“Beltway living large while rest of US struggles”

If the Taiwan-based satirists at Next Media Animation are to be believed, Washingtonians exist in a blissful bubble — safely shielded from the slings and arrows of an Apocalyptic economy.

If you live within the Sphere of the Federally Feathered Nest, it apparently is like living under glass — made of Waterford crystal, it would seem — hermetically sealed from the nation’s fiscal Hellscape.

There is, in other words, no place like dome.

Citing a recent Bloomberg report, NMA says Washington now “has a higher median income than San Jose, home to Silicon Valley. Isolated from the rest of the nation’s woes, federal employees enjoyed over $120K in salary and benefits in 2010.”

So in its video spoofage this week, NMA depicts federal workers gobbling at the money trough of Uncle Sam — a mean, lean, Tarantino-esque figure who opens the nation’s vaults to Big Oil, Big Guns and Big Pharma.

This certainly puts the “fed” in “well-fed.”

“A driving factor is the lobbying industry on K Street, which is even giving Wall St. a run for its money,” NMA says in its characterization of the report. “The Beltway also attracts a disproportionate amount of high-salaried lawyers. There is one for every 12 people in the [D]istrict.”

Then, to tie its animated lampooning to the larger Occupied landscape, NMA asks: “How much more will the gap widen between rich and poor in America?”

So far all that, NMA occupies our top spot as Video Pick of the Week.


Cartoonists issued a wealth of tributes to Steve Jobs, though the Apple founder grappled with how to censor some satire. (MATTHEW INMAN / The Oatmeal)

AND SPEAKING OF POLITICAL SATIRE: With Walter Isaacson’s highly recommended bestselling biography “Steve Jobs” hitting bookshelves this week, we get perhaps the final word on Apple’s onetime grappling with satire in its App store.

You’ll recall that on the day in 2010 that political animator Mark Fiore won the Pulitzer Prize, he told Comic Riffs that Apple had rejected his political-cartooning app, which violated the online store’s “defamation” clause. The story had legs — as well as sharp elbows — as the media clatter and public ridicule rose to such a degree that Jobs found himself addressing the matter during on onstage appearance.

The cover of the new biography of Steve Jobs by Walter Isaacson. (REUTERS)

Writes Isaacson in “Steve Jobs,” quoting the Apple co-founder’s public apology: “We’re guilty of making mistakes. We’re doing the best we can, we’re learning as fast as we can — but we thought this rule made sense.”

In his clear-eyed thoroughness, Isaacson also provides necessary critical context, writing:

“It was more than a mistake. It raised the specter of Apple’s controlling what apps we got to see and read, at least if we wanted to use an iPad or iPhone. Jobs seemed in danger of becoming the Orwellian Big Brother he had gleefully destroyed in Apple’s ‘1984’ Macintosh ad. He took the issue serioiusly. One day he called the New York Times columnist Tom Friedman to discuss how to draw lines without looking like a censor.”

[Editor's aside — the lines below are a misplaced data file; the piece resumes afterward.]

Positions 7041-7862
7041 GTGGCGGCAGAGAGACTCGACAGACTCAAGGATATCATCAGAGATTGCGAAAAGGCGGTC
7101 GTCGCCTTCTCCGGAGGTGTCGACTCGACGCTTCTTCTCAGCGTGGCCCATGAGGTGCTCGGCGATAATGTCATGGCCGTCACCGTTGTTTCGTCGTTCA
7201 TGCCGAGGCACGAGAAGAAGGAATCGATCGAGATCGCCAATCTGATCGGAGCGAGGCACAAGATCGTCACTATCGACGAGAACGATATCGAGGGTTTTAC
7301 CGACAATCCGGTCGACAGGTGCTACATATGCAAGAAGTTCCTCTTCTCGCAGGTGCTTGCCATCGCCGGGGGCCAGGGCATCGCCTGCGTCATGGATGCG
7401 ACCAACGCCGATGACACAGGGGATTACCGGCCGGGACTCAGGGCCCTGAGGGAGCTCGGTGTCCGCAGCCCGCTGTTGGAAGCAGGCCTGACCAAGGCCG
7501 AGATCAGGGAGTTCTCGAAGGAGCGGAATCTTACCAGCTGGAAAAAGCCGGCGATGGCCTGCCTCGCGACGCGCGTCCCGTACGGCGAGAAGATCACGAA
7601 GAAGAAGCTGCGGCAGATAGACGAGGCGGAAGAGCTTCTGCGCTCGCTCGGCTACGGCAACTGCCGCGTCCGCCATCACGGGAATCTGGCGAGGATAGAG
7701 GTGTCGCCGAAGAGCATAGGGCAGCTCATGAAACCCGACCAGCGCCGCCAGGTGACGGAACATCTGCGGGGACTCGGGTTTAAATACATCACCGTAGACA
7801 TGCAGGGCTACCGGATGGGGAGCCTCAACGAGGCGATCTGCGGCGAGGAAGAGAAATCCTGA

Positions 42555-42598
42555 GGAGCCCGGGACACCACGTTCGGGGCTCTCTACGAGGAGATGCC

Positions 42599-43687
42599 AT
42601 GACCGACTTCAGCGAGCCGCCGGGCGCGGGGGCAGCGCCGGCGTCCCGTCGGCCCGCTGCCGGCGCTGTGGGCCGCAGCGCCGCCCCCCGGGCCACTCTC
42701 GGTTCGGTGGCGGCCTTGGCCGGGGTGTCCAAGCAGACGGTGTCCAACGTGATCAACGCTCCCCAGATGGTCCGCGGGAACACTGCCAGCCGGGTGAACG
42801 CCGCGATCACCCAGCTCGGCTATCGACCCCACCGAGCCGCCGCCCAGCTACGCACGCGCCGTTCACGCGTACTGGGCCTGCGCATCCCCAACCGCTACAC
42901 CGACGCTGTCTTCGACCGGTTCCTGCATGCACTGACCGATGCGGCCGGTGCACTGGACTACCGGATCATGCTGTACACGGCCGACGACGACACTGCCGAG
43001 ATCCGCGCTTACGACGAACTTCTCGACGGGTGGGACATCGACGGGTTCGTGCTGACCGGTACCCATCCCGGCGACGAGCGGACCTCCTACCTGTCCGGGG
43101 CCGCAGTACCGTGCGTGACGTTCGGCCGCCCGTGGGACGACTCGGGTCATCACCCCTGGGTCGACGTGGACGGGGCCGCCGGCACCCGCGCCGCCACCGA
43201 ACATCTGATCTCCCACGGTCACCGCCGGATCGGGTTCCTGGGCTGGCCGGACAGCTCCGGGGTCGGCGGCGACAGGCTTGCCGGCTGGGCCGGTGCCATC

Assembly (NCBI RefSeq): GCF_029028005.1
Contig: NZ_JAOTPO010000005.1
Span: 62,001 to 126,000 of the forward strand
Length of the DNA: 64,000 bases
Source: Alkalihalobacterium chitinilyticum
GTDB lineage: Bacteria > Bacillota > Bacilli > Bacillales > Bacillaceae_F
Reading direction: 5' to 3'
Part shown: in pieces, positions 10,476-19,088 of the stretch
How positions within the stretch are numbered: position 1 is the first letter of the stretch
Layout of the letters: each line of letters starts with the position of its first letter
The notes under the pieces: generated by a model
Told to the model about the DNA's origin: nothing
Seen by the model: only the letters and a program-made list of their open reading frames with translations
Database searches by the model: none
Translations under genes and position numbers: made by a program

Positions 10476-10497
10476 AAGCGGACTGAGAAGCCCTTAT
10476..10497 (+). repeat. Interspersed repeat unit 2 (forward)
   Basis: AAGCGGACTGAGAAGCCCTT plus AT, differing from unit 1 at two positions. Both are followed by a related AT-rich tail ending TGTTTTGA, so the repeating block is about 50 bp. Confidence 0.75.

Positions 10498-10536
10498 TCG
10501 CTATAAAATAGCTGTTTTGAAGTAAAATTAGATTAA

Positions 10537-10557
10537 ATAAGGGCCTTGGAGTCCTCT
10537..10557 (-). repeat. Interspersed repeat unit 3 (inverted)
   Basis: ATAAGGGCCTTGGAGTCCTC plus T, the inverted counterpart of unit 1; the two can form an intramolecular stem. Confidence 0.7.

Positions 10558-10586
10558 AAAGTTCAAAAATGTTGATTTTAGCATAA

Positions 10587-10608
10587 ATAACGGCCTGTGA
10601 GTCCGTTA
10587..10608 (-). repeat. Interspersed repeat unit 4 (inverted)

In terms of political satire and caricature, that applied to apps by such artists as Tom Richmond and Daryl Cagle — but as reported here, Fiore’s “NewsToons” app brought the issue to a head. Shortly after the Fiore story made headlines, an Apple representative contacted him and urged him to resubmit his app. Within a matter of days, Fiore’s app was approved.

Later, at the Wall Street Journal D8 conference, Jobs seemed to challenge how Fiore submitted his app, attempting to deflect blame to the artist himself.

Ultimately, though, Fiore told Comic Riffs this month that his admiration of Jobs never wavered.

“Even though I experienced some Apple app-store growing pains and was frustrated by their satire ban, I owe a huge debt of gratitude to Steve Jobs,” Fiore said hours after Apple announced the co-founder’s death at age 56. “Without the more visually oriented personal computer and art-friendly computing, I never would have started animating my political cartoons.

“He made computers accessible to low-tech cartoonists like me!”



STEVE JOBS: His 10 best quotes about art and creativity

THE RANT: Why does Apple hate political satire? Pulitzer winner’s app case stokes larger failure

APP STORE: Once-spurned cartoonists skeptical of clarified rules

MARK FIORE: Pulitzer-winning animator takes the path less traveled

APP SATIRE: Fiore’s once-rejected app is approved

THE RANT: Now is the time for all cartooniststo to satirize Steve Jobs

RIP, STEVE JOBS THE ARTIST: 5 moving portraits of the creative pioneer


Syrian cartoonist Ali Ferzat, who was kidnapped and brutally beaten in retaliation for his work criticizing the government, is among the recipients of Europe’s Sakharov Prize, which honors those who have campaigned for freedom. [via Comics Reporter’s Tom Spurgeon]

Accused serial plagiarist David Simpson creates an editorial cartoon for the Urban Tulsa that is eerily similar to a Jeff MacNelly cartoon from decades ago. Simpson was fired from the Tulsa World in 2005 for a similar cartooning crime. [via The Daily Cartoonist’s Alan Gardner]

Former Des Moines Tribune political cartoonist and gifted author Bob Artley dies at age 94. [via ComicsDC’s Mike Rhode]